Ancient Monuments

History on the Ground

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Kerbed cairn 660m WNW of Foage Farm

A Scheduled Monument in Zennor, Cornwall

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Latitude: 50.1844 / 50°11'3"N

Longitude: -5.5618 / 5°33'42"W

OS Eastings: 145828.538752

OS Northings: 37668.919822

OS Grid: SW458376

Mapcode National: GBR DXN6.15C

Mapcode Global: VH053.KM1H

Entry Name: Kerbed cairn 660m WNW of Foage Farm

Scheduled Date: 18 March 1970

Source: Historic England

Source ID: 1004298

English Heritage Legacy ID: CO 708

County: Cornwall

Civil Parish: Zennor

Traditional County: Cornwall

Lieutenancy Area (Ceremonial County): Cornwall

Church of England Parish: Zennor

Church of England Diocese: Truro


The monument includes a kerbed cairn, situated close to the summit of Trewey Hill. The cairn survives as a circular mound of earth and stone, incorporating a natural rock out crop. It measures up to 2.3m high and has a partial retaining kerb of large stones and a possible central cist. An early excavation hollow is apparent on the south east side.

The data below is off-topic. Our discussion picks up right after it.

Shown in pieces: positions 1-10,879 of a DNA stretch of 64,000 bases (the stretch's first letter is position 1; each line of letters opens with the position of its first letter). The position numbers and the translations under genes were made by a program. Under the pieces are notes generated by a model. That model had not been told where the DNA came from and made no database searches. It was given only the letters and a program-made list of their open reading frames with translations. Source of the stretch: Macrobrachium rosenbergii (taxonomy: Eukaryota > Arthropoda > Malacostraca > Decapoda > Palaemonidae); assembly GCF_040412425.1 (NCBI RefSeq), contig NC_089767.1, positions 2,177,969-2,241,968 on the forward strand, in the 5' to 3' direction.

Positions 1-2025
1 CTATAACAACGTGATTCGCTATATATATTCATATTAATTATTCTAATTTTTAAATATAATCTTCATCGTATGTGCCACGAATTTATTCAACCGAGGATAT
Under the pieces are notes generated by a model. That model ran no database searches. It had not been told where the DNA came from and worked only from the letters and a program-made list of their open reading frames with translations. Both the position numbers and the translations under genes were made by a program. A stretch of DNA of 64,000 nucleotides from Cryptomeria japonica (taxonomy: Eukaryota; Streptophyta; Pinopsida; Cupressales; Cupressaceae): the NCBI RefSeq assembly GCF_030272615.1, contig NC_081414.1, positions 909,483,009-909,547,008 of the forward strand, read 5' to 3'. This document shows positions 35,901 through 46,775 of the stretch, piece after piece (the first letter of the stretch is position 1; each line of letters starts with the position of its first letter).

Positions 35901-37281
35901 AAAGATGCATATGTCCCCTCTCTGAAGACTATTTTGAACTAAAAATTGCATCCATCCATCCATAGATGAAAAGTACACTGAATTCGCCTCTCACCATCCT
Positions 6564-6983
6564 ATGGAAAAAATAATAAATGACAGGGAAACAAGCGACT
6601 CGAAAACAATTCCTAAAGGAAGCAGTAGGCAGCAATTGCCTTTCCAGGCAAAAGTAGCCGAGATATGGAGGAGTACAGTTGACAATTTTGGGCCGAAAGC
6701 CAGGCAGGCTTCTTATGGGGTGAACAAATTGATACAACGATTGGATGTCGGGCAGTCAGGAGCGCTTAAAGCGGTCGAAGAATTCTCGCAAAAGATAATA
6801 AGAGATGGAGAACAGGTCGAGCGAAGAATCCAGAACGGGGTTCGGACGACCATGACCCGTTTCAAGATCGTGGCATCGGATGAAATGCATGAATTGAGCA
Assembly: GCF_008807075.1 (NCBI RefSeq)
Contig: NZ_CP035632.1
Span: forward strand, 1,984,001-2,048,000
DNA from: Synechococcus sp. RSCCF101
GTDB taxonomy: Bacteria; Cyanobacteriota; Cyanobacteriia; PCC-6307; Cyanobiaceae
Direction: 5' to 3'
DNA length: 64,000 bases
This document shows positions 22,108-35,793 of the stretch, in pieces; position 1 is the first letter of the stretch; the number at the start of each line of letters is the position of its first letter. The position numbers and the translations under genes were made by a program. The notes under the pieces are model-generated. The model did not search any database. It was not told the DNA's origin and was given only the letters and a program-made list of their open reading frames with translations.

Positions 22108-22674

Sources: HER:-
PastScape Monument No:-423358

Source: Historic England

Reasons for Scheduling

Kerbed cairns are prehistoric funerary monuments dating to the Bronze Age (c.2000-700 BC). They were constructed as stone mounds defined by an outer kerb of upright stones or walling covering single or multiple burials. These burials may be placed within the mound in stone-lined compartments called cists. In some cases the cairn was surrounded by a ditch. Often occupying prominent locations, kerbed cairns are a major visual element in the modern landscape. They are a relatively common feature of the uplands and are the stone equivalent of the earthen round barrows of the lowlands. Their considerable variation in form and longevity as a monument type provide important information on the diversity of beliefs and social organisation amongst early prehistoric communities. They are particularly representative of their period. Despite partial early excavation, the kerbed cairn 660m WNW of Foage Farm survives well and will contain archaeological and environmental evidence relating to its construction, longevity, territorial significance, social organisation, funerary and ritual practices and overall landscape context.

Source: Historic England

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